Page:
Politics of the subjunctive
The world of marketing loves differentiation. “We are differentiating our product according to brand attributes in line with customer values, psychographics and demographics for the millennial generation and, going forward, for the post-millennial epoch.” Or some such load of old nonsense. The world of politics doesn’t love differentiation. Instead it loves unsorted clutter: whole loads of rag-tag, unkempt parties or groupings thrown on to a heap marked THE LEFT. This at least is what one has to conclude in Majorca thanks to the emergence of something called Guanyem. What the hell is Guanyem? Those Catalan speakers among you will know. Guanyem. We win. Or, in the subjunctive mode, hypothetically we might win. One imagines they (we) mean the former.
We’s are the flavour of the leftist month and months at present: Podemos, we can, we are able to. There is no additional subjunctive equivocation where Podemos are concerned. We can. Not, we might in theory be able to. Herein lies the differentiation perhaps. Guanyem aren’t sure. Podemos are. But this still doesn’t answer the question who the we-winners are. Let me explain. They emerged in Barcelona a couple of months or more ago, proclaiming that they were a “third way”. Third way!? Where have we heard that before. They’re not Blair in disguise, are they? On being launched, it was suggested that Podemos would be integrated within them. Together we can win, or something like this, I guess. If this was truly the case, then Podemos in a Majorcan style hasn’t been informed, as when Guanyem in Majorca announced itself to the island last weekend, Podemos were apparently “indifferent”. Perhaps Podemos were smelling the rat of their thunder being stolen (if I’m allowed to mix idioms in such an abject fashion). Pablo Iglesias had after all appeared to go all soft and project Podemos as a social-democrat party, a bit of a third way in itself but with a Nordic flavour, which was all slightly odd. Hadn’t Zapatero also taken the path of a part-Scandinavian “tercera via”, his own third way?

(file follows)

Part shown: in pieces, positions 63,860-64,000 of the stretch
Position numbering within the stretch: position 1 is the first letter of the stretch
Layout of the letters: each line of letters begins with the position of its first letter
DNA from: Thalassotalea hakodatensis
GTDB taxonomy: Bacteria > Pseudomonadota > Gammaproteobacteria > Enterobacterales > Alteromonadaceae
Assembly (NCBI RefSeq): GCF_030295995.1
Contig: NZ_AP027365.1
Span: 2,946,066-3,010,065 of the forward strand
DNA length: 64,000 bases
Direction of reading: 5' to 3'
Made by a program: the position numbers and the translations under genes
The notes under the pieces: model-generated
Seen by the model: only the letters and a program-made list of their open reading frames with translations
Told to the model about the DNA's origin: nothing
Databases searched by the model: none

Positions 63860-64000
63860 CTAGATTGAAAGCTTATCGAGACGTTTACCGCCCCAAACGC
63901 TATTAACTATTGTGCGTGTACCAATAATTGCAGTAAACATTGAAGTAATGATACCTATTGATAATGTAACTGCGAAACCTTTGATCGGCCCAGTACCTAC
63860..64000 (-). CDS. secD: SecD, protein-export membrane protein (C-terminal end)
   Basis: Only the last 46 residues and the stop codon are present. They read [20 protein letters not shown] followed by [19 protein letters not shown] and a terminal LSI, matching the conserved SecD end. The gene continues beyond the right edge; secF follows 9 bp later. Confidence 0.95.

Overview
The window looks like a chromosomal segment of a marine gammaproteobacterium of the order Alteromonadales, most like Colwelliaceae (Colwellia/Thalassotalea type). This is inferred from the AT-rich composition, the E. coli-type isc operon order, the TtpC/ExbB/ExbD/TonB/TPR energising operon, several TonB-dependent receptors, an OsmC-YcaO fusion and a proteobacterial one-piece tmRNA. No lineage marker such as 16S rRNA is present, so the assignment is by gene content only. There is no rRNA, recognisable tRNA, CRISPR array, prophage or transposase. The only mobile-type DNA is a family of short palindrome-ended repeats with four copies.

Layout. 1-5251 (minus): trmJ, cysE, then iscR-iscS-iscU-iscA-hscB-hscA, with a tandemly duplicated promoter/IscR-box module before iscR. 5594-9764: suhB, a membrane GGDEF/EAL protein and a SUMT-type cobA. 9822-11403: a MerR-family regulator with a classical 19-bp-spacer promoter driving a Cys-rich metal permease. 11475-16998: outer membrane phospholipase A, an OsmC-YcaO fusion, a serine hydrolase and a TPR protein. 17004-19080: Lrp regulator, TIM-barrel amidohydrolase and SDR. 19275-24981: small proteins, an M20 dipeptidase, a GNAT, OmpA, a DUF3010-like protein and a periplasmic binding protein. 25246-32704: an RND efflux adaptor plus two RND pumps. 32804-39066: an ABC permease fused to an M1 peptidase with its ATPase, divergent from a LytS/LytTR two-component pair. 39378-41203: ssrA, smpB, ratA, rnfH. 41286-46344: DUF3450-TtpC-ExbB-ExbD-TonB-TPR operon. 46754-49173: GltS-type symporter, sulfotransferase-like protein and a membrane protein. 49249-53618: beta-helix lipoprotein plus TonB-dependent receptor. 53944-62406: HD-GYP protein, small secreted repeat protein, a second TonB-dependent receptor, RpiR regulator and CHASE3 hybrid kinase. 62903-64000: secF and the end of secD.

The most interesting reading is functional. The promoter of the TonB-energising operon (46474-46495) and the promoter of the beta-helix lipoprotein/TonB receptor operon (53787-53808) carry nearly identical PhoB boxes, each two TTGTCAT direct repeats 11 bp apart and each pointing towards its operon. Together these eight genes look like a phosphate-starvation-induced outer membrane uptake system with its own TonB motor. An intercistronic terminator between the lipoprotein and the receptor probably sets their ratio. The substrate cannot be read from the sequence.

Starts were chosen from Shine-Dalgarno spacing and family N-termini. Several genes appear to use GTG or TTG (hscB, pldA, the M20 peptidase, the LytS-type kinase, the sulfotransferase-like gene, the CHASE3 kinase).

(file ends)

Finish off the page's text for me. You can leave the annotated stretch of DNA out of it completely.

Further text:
It does, I’m afraid, all get terribly complicated. Left-wing parties here, left-wing coalitions there (or not), left-wing dilutions elsewhere. To describe the left as being cluttered is something of an understatement. The left is a wardrobe packed full of political textbooks and dialectics which when opened brings all this non-differentiation crashing down on a confused electorate, and one, moreover, which is likely to get increasingly turned off by the sheer volume that has been turned on by the left. Meanwhile, the Partido Popular can continue in blissful isolation on the right. Hypothetically, it should be capable of beating this pick ‘n’ mix of the left, but only in the subjunctive sense.
The acronyms of education
Things have been rather quiet on the education front over the past couple of weeks. This wasn’t because the teachers had suddenly decided to meekly follow orders and apply trilingual teaching with joyful enthusiasm, it was because they were doing their prep for their own elections. They had a day off last week so that votes could be cast for membership of the Board of Non-University Teaching Personnel.